National Guide Dog Month

Well, September has arrived and it seems that a lot goes on at this time of year! September marks a whole new year for school folks. Kids and teachers. There’s Labor Day, football, and birthdays at our house. This is the month to celebrate lots of good things. Like Chickens!!?? Did you know that September is National Chicken Month? Now you do! It’s also National Library Card Sign-Up Month. And best of all – it’s National Guide Dog Month.

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Guide Dogs, or Seeing Eye Dogs, are dogs specifically trained to assist a blind or visually impaired person in navigating through their world. They become that person’s “eyes”. The dog takes instructions from the human, but must watch out for obstacles and dangers in the path. They alert to steps and doors. They help find things – like doors and stairs and bathrooms and chairs. Guide dogs must be alert and vigilant in their job. Never reach out to pet a Guide Dog or interfere with their work.

National Guide Dog Month was established in 2008 as a fundraising event to help non-profit guide dog organizations that are accredited by the International Guide Dog Federation. There are a number of these organizations throughout the country. You can see a list of qualifying Guide Dog schools at the Guide Dog Users, Inc. website here.

img338I, myself, and my buddy Walker were born at Southeastern Guide Dogs in Florida. Most all working Guide Dogs are bred by and born at an accredited Guide Dog school. As puppies they are usually placed with volunteer puppy raisers who keep them for about a year to a year and a half. It is the puppy raiser’s job to socialize the pup and teach us good house manners. We wear some kind of jacket or cape to identify us as pups in training and this allows us to go lots of places. After our time with our families we go back to our place of birth for work training. Ideally, after 6-8 months we get placed with a blind person and become their companion for the rest of our lives. It’s a lot of transition! Some dogs don’t handle all that moving around very well. Only about 50% of pups actually become working guides. And it’s been said that by that time, a guide dog is worth about $45,000.00!  And the blind person doesn’t have to pay for his/her dog. It is a gift to them from the school.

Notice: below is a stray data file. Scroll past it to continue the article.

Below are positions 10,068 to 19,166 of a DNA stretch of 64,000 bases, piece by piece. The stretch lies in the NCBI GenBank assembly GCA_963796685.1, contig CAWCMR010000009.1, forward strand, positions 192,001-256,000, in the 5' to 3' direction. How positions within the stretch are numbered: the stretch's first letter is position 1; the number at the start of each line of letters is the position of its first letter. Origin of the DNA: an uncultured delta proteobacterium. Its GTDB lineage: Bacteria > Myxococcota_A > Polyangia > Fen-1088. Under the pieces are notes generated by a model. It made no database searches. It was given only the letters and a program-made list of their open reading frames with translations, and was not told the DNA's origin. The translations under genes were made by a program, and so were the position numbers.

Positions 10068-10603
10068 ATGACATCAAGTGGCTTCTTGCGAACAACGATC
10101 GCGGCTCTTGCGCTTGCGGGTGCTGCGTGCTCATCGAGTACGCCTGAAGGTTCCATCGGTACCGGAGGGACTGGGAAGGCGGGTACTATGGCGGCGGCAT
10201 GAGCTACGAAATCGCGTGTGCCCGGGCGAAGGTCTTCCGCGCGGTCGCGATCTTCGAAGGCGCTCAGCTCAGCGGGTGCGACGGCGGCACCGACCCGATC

So Guide Dog schools depend on donations. Southeastern Guide Dogs allows supporters to name puppies. I was sponsored by Petco and named after one of their employee’s  favorite German Shepherd. You can find out more about Petco and their involvement in National Guide Dog Month here.

I’d like to share with you some pictures of me and Walker from our lives as guide dog pups in training –

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And I’ll send you off with a little music video from Southeastern — enjoy!

and go learn more about how you can help!

I wish you JOY during this fine month of September!
Rhythm

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12 thoughts on “National Guide Dog Month